I’d take Praveen Kumar ahead of Irfan Pathan. And I’d take Raina ahead of Rohit Sharma. Who knows? With a lot of cricket around the corner, should India go ahead in the series — as it did in Sri Lanka — it would be an opportunity to play Pragyan Ojha, Rohit Sharma, Irfan Pathan and Dinesh Karthik instead of (respectively) Harbhajan Singh, Sachin Tendulkar, Zaheer Khan and M. S. Dhoni.

Possible Test squad: Virender Sehwag, Gautam Gambhir, Rahul Dravid, Sachin Tendulkar, VVS Laxman, Yuvraj Singh, Mahendra Singh Dhoni (capt/wk), Harbhajan Singh, Zaheer Khan, Ishant Sharma, Munaf Patel
Subs: M Vijay, Amit Mishra, L Balaji, Dhawal Kulkarni, Dinesh Karthik (wk)

The Test team is the one that selects itself most emphatically. There can’t be too many doubts or questions in the composition of this team. It is unlikely that the team will go with more than 4 main bowlers (with Sehwag, Yuvraj Singh and Tendulkar as other possible bowlers to relieve the strike bowlers). The only question, in my view, is whether Munaf Patel gets the gig ahead of Dhawal Kulkarni. I’d go for experience ahead of raw pace for the first Test. Moreover, Munaf Patel does seem to have the ability to swing the ball more in conditions that are likely to be presented in countries like NZ, South Africa and England. So, he might get the nod ahead of Kulkarni. But it may not be a bad idea to give Kulkarni a go in one of the Test matches.

The selectors have continued to invest in Rahul Dravid — as they should — in spite of his poor showing in the Duleep Trophy finals. Having said that, I am not sure they would be as patient with him after yet another poor tour. They have also sent a clear signal to Yuvraj Singh that he is in the mix for a long stint in the Test middle order. This should settle him down and should allow him to cash in on this opportunity.

Overall, this has been a good selection effort by the selectors.

— Mohan

India Vs Australia :: Test 4 :: Nagpur :: Day-4

After playing adventurous and bravado-laden, aggressive cricket on day-1 and day-2, India had choked Australia almost out of the game on day-3 of this intriguing Test match. In a strange manner, India played the “new age cricket” that Australia was threatening to play all along in this series. Up until day-3 Australia had failed to execute that brand of cricket. And on day-3 when they were faced with an opposition that played new age cricket, they had no answers!

India had a hand on the Border-Gavaskar Trophy and needed a few sessions more of good cricket to get both hands on it!

The 1st Session went to plan for India. Virender Sehwag and debutant M. Vijay played sensibly and countered everything that Ricky Ponting threw at them. Ponting was caught between two lands. He could not afford to over-attack. He could not afford to defend either. It is not often that Australia finds itself in this position. And today, I am not sure they got their tactics right. Jason Krejza was bowling impressively. But the Indian openers had no fears. They played him and Brett Lee, Mitchell Johnson and Shane Watson with much ease. I am not sure why we didn’t see Simon Katich!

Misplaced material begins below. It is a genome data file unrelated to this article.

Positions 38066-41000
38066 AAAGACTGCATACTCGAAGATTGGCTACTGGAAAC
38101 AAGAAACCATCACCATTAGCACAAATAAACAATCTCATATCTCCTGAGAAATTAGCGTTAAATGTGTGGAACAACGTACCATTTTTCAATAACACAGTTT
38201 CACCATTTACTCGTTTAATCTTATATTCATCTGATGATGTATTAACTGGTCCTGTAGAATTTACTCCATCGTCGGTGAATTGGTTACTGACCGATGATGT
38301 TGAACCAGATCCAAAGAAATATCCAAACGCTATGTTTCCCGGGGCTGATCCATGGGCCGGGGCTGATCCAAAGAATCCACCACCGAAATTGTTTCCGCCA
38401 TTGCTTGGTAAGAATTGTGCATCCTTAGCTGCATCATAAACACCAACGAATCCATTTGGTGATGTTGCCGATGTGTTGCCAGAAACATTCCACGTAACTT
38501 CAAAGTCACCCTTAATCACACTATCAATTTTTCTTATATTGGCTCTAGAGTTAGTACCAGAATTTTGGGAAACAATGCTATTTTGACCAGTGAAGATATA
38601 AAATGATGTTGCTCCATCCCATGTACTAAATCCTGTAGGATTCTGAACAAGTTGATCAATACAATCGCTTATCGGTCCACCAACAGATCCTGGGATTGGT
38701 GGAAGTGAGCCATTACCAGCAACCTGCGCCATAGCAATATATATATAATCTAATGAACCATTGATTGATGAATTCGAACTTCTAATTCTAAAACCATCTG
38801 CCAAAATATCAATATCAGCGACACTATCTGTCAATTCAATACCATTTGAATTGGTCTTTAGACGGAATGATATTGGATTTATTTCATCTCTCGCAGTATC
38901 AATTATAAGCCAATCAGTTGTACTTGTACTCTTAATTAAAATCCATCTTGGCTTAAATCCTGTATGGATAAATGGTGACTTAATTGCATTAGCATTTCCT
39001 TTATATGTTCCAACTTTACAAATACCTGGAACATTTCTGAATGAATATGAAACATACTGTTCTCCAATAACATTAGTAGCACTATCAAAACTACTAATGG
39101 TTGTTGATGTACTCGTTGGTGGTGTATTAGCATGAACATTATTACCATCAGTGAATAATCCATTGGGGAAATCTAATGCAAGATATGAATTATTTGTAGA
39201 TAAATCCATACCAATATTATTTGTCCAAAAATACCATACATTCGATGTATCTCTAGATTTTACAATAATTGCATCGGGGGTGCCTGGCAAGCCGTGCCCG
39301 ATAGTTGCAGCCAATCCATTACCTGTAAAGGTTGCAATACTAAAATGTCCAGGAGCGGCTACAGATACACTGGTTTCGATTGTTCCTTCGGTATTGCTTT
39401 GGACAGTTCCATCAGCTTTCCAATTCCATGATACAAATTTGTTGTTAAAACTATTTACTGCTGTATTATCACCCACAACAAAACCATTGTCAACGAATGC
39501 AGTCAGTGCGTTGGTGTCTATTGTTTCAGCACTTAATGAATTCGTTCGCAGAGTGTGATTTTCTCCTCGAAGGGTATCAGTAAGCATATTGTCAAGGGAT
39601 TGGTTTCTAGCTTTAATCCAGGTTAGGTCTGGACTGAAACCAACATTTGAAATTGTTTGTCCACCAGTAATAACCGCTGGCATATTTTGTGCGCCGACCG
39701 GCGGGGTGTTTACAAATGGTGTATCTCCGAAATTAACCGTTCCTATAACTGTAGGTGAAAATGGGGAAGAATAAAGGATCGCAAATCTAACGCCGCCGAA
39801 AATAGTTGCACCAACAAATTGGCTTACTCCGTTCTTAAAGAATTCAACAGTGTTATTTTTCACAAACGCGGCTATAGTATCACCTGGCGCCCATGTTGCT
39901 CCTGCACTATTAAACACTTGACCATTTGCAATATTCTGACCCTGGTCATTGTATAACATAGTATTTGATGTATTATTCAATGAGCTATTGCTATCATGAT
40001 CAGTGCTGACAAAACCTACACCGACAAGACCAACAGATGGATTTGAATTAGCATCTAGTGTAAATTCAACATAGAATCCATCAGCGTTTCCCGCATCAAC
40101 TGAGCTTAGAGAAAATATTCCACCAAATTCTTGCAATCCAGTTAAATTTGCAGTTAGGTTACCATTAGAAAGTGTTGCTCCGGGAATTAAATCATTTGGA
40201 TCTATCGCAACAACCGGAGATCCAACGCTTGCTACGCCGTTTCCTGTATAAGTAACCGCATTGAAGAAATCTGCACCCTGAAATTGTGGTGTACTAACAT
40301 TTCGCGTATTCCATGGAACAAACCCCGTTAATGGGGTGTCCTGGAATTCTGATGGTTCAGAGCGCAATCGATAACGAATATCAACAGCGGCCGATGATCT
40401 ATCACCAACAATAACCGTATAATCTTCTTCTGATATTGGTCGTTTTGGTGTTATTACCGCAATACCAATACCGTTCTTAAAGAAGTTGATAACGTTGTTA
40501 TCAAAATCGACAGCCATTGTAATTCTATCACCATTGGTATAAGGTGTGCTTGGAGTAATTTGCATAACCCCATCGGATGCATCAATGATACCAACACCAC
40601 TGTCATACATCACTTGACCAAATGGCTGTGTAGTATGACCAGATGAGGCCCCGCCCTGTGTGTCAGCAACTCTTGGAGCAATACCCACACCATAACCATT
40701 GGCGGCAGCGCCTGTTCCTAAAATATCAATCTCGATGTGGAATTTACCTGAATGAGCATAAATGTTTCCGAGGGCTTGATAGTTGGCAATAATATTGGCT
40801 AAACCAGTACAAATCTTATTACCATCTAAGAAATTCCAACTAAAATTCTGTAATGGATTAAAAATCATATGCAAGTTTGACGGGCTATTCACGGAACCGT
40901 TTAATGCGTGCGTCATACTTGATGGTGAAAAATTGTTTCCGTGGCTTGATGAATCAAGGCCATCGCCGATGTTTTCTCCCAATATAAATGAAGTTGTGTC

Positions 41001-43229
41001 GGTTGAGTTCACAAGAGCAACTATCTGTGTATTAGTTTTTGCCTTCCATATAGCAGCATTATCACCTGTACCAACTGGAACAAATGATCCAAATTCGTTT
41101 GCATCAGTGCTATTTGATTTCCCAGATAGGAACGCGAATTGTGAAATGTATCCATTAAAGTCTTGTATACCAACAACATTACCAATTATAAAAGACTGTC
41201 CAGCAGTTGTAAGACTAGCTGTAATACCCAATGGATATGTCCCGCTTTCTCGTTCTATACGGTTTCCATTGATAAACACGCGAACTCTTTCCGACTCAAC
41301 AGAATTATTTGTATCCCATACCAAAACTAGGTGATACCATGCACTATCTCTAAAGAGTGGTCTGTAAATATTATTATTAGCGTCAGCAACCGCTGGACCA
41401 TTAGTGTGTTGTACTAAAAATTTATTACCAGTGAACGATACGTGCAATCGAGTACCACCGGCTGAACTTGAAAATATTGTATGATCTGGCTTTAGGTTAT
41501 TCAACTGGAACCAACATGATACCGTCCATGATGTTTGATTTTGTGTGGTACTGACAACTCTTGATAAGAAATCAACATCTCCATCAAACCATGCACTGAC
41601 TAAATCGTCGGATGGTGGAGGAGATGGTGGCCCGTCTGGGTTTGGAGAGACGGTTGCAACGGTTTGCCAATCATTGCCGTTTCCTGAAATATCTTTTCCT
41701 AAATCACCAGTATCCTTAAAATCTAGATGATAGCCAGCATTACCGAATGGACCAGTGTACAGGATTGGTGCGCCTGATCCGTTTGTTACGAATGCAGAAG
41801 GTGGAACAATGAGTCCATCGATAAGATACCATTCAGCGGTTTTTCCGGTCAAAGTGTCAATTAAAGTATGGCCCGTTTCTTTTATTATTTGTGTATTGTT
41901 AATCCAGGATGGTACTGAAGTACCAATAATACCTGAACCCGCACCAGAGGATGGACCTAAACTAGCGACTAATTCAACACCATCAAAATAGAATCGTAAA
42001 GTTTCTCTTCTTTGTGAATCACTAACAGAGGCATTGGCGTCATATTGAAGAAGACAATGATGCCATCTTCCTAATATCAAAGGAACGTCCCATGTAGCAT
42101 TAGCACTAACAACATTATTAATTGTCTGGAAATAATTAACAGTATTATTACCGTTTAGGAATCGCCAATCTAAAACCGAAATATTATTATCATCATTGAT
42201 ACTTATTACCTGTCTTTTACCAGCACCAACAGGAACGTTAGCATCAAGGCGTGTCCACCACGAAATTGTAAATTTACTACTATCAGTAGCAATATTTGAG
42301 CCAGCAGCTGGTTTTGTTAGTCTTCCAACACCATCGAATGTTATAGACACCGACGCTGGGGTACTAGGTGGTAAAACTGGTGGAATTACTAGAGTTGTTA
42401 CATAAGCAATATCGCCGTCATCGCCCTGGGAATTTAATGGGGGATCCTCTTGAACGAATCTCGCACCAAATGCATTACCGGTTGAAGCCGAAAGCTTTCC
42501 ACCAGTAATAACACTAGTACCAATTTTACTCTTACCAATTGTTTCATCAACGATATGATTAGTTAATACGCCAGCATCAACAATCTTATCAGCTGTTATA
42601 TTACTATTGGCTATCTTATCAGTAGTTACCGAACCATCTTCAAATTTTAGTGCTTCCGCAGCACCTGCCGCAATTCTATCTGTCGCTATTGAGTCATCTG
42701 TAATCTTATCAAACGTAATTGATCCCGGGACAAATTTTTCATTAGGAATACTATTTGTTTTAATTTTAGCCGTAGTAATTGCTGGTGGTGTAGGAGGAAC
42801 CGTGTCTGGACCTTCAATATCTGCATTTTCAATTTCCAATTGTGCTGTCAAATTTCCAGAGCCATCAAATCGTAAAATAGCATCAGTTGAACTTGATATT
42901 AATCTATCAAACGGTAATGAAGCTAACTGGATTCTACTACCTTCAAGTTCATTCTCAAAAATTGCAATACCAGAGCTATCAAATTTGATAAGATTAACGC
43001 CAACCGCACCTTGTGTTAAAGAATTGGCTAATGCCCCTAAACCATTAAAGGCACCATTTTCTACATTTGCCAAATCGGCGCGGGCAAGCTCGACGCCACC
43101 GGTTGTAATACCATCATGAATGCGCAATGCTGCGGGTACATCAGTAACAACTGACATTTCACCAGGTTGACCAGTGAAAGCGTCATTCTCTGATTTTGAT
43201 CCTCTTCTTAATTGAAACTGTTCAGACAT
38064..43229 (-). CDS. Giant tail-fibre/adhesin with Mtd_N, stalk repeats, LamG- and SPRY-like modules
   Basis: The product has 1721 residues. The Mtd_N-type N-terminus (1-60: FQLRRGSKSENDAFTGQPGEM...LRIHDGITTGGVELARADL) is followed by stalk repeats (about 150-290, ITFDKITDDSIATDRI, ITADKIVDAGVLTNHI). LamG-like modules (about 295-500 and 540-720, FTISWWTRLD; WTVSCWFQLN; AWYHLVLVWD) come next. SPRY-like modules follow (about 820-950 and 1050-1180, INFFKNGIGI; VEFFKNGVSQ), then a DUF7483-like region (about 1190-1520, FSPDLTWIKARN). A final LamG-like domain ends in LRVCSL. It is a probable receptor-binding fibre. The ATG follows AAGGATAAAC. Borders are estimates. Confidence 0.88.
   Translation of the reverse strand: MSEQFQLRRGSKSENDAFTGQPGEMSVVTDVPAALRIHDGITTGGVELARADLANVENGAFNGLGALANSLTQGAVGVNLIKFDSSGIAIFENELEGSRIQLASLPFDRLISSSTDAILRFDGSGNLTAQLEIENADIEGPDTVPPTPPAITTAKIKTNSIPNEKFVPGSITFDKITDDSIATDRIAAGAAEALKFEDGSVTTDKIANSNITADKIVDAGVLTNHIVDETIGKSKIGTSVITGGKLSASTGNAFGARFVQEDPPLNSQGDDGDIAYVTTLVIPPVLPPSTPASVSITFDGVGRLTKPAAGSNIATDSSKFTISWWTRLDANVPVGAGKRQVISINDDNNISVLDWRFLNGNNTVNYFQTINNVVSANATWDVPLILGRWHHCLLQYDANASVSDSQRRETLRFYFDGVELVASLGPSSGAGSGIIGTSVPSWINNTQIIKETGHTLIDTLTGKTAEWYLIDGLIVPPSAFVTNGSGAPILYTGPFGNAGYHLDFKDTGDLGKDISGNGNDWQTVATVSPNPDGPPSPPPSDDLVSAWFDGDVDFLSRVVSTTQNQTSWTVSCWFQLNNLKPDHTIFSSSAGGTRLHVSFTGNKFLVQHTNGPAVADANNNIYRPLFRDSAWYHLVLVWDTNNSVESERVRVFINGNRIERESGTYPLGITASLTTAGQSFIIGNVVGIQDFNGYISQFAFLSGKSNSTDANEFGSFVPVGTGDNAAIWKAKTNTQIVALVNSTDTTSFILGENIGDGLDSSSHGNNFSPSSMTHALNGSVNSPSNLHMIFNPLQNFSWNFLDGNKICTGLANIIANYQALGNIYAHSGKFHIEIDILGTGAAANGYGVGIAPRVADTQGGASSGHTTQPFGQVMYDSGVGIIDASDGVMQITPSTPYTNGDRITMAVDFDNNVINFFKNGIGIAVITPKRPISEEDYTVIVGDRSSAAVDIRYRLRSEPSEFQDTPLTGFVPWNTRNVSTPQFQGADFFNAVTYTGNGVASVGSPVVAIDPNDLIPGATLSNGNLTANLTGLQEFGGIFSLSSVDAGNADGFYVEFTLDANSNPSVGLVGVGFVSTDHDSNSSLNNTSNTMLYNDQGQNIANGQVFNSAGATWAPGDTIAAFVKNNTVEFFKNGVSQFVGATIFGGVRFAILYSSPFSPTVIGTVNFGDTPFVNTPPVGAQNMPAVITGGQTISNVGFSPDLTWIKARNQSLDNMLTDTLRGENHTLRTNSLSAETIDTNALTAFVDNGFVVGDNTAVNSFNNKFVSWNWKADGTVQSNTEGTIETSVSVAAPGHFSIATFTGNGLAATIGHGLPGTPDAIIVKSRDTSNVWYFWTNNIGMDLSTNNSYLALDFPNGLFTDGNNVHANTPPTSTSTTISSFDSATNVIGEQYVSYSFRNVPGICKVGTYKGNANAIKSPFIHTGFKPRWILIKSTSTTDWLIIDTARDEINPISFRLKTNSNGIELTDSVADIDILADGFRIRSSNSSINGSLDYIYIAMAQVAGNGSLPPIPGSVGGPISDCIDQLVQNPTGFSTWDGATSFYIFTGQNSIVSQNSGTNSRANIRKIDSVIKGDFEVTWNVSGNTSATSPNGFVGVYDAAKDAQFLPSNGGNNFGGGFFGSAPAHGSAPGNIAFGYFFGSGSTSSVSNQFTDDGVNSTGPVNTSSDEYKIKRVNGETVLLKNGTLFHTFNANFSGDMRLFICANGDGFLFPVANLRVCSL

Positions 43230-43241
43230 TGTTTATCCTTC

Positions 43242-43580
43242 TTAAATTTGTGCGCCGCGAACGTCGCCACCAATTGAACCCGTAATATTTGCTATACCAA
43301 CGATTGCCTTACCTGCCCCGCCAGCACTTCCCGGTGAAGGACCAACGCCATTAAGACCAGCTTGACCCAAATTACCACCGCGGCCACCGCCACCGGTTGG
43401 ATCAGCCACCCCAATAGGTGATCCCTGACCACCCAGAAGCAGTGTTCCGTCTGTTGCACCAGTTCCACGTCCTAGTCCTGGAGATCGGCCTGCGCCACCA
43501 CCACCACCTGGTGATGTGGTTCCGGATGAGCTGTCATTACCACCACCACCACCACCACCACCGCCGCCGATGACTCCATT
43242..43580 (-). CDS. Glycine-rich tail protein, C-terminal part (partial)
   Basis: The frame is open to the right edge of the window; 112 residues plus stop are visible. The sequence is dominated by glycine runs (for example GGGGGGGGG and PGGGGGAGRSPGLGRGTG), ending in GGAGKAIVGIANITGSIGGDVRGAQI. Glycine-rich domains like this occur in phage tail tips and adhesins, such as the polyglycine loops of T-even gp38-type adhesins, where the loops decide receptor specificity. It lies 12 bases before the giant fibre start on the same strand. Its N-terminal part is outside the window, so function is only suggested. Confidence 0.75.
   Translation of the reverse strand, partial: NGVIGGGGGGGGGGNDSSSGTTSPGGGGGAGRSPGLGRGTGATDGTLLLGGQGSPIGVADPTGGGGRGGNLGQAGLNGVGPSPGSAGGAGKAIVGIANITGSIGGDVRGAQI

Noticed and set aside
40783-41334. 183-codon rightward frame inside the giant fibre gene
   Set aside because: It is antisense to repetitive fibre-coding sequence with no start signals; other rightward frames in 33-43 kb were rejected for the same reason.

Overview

The over rate wasn’t great either.

India went into lunch on 98-0 off 27 overs. Only 26 overs had been bowled in the mornings’ session. Was Australia the team that was supposed to be “making the running” in this match? I wasn’t sure. The run rate was hovering around 3.6 rpo. Virender Sehwag had reached his half century and Vijay was playing with much composure and tightness.

An early thought: Why not include Vijay and Gambhir as openers against England and allow Sehwag to drop in at #3 as Ganguly’s replacement?

The SBS Score reads: India-5.5, Australia-4.5;

The second session of the days’ play was a disaster for India. Of course, the Australians bowled exceedingly well and to tight lines. However, what really happened was a mindset issue.

India started after lunch in brilliant manner. Virender Sehwag was batting positively and treated Jason Krejza with disdain.

But then Shane Watson was getting some reverse swing and got M. Vijay LBW of a ball that dipped in. And this set the trend for the rest of the afternoon. At this stage, India was completely on top.

Immediately after this, Dhoni made his first major error. He sent in Dravid ahead of Laxman.

Laxman was the in-form batsman and he should have gone out to bat. Instead, we had Dravid and frankly, he made the bowlers look better than they actually were. Dravid is tentative and unsure. He needs time off in the Ranji Trophy to get his game fixed. But here, he ought to have batted at #5 or #6. India needed to carry the momentum. Instead, Dravid played right into Australia’s hands. Of course, he got out for not much.

Immediately after that Sehwag was out caught down the legside for the second time in the series. And this set the rot.

Tendulkar and Laxman batted as if they were rabbits caught in the headlights. Instead of keeping the scoreboard ticking, they slipped into a defensive mindset. The momentum had shifted.